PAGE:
|Photo by Nadya Spetnitskaya on Unsplash|
Mass production makes everything transitional and disposable, but the handmade object is personal. It takes times to craft, which gives it a permanence that factory-made objects do not have.... The handmade object, created with care and detail, embodying a history and tradition, is enormously powerful.Eric Gorges
A Craftsman's Legacy: Why Working With Our Hands Gives Us Meaning
When we only buy mass-produced items, or only buy with a click on the internet, we become merely passive consumers. We're removed from the process of how things are made, how they work, the people who make them, and the raw materials and energy that go into their production.
We're distant from all of these things and people, and in a sense from the real world.
We may not realize it, but we're surrounded by the hard work and innovation of people who came before us. The chair and desk at which you sit, the lightbulb in your lamp, the glass in your window, the book on your shelf, your pen, your eyeglasses, the qwerty keyboard on your computer. The coffee in your cup, and the cup itself. You're surrounded by history.
Crafts are pieces of history and tradition passed from one maker to another. My grandmother taught me to crochet, and I taught my daughter. My sister-in-law taught my son to knit. My husband learned to refinish furniture from a friend of his family. He'll probably teach our grandson model-building.
Have you read Little House in the Big Woods? The range of skills possessed by Ma and Pa Ingalls is astonishing. My grandfather did his own carpentry and engine repair, was a self-taught gunsmith and surveyor, and played several musical instruments. My grandmother grew a garden, raised goats and chickens, made cheese, preserved food, sewed, embroidered, crocheted, and quilted. These skills were not unusual for people of their generation, but their children used only a few of them, and I know fewer still.
We lose something when we stop creating.
At the very least we lose independence and self reliance, but it's possible we lose even more. Humans are supposed to create and innovate. Anthropologist Augustin Fuentes, author of The Creative Spark: How Imagination Made Humans Exceptional, says that "without art, we're not human."
It seems that there's a lot about modern culture that is dehumanizing. There's an old saying, "How we do anything is how we do everything." What I see in myself and others is that we want everything to be fast, even instant. We rush, we push, we're impatient, we "just want to get it over with."
Wow, is that life? Do we want to just "get through" our lives? Are we happy to waste what we've been given, with no appreciation, care, or attention? Really?
I think we'd be happier finding some purpose in life. When we imagine something, and then make that a reality, we're doing something distinctly human.
Working with our hands gives us meaning.
- It slows us down in a hurried world.
- It teaches patience, perseverance, and deferred gratification, values that counteract our speedy, busy, frazzled society.
- It keeps us active rather than passive; productive rather than pointless.
- It requires an investment of time and energy, so in order for us to commit ourselves to a project we must enjoy the process itself. Satisfaction is found in the work as well as the outcome.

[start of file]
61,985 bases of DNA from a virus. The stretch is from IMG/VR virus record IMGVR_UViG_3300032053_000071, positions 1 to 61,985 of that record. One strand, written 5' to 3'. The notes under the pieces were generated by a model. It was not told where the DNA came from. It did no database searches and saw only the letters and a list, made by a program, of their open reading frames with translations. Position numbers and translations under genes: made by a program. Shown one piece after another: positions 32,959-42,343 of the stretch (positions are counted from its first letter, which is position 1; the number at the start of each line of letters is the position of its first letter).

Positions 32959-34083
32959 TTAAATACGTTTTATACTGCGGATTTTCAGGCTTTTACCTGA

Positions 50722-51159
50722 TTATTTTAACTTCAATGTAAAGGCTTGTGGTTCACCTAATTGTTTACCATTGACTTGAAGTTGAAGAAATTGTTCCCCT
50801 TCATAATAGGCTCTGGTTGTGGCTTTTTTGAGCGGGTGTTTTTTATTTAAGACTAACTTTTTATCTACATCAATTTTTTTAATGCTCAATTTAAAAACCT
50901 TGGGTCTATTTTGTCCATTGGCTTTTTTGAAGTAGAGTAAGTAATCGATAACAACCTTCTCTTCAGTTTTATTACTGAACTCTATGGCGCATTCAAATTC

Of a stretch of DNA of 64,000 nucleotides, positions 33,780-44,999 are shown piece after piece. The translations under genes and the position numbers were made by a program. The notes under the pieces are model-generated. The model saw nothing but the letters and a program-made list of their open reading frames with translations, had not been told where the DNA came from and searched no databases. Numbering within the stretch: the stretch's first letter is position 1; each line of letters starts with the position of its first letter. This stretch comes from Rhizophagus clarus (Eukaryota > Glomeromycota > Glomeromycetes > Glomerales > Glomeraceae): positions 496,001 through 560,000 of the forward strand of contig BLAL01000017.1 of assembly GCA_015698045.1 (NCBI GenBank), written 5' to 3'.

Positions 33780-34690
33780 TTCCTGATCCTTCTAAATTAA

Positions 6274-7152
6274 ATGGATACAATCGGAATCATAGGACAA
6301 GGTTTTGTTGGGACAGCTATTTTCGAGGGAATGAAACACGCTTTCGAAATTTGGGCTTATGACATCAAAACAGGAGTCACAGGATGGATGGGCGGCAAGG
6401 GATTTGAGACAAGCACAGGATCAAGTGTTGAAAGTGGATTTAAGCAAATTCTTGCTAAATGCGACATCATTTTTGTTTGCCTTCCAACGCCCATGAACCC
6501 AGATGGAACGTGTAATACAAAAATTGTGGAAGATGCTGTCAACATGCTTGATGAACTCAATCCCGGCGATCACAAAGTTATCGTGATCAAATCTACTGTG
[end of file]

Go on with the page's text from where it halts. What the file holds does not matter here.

- It obliges us to accept that perfection is an illusion, but that something serviceable and attractive doesn't have to be without flaw.
- It reminds us that we are capable. No one is born with the skills of a craftsman, and it's not magic. But with practice, passion, and time, we can create something useful and beautiful.
So what can you hand make this summer?
You can sew, quilt, embroider, knit, crochet. Maybe you can learn to spin and hand-dye your yarn (or purchase your supplies from someone who practices those crafts). I have a friend who creates exquisite costumes for a theater troupe, and my son has made several detailed and inventive outfits for cosplay.
You might not be a woodworker (or maybe you are!), but if a chair, table, or dresser is well-built from wood to begin with, you can refinish or paint and embellish it. My husband enjoys this work.
You can draw or paint or do calligraphy. You can make and illustrate your own pop-up cards or even a picture book (my daughter made several when she was in her teens).
I have a friend who creates stained glass. Another took ceramics classes at the local community college and has made some good-looking bowls, crocks, and mugs.
You can write a story or a poem or start a blog.
You can grow a garden, make jam or pickles or your own lavender sachets.
You can play an instrument, maybe create your own music or learn to improvise. I know people who play with jazz and oldies rock groups, and have many friends who sing and act in theater and opera productions.
You can pick up a hammer and build houses with Habitat for Humanity, or hammer out a dent and touch up the paint on your teenager's car.
You can figure out ways to reduce your monthly expenses and write out a new budget which allows you to pay off debt, invest for retirement, or start saving for that trip to Paris. And before you go, you can learn to prepare coq au vin and ratatouille and a perfect soufflé.
Or maybe you'll bake delicious artisanal sourdough bread using wild-caught yeast in your carefully nurtured starter, as my son-in-law has learned to do.
Why not make a pot of tea and hand write a letter to your elderly aunt who doesn't do email? Or to your pastor, thanking her for her ministry? Or to your husband, telling him why you still love him after all these years?
Do you have other ideas? Please share in the comments below.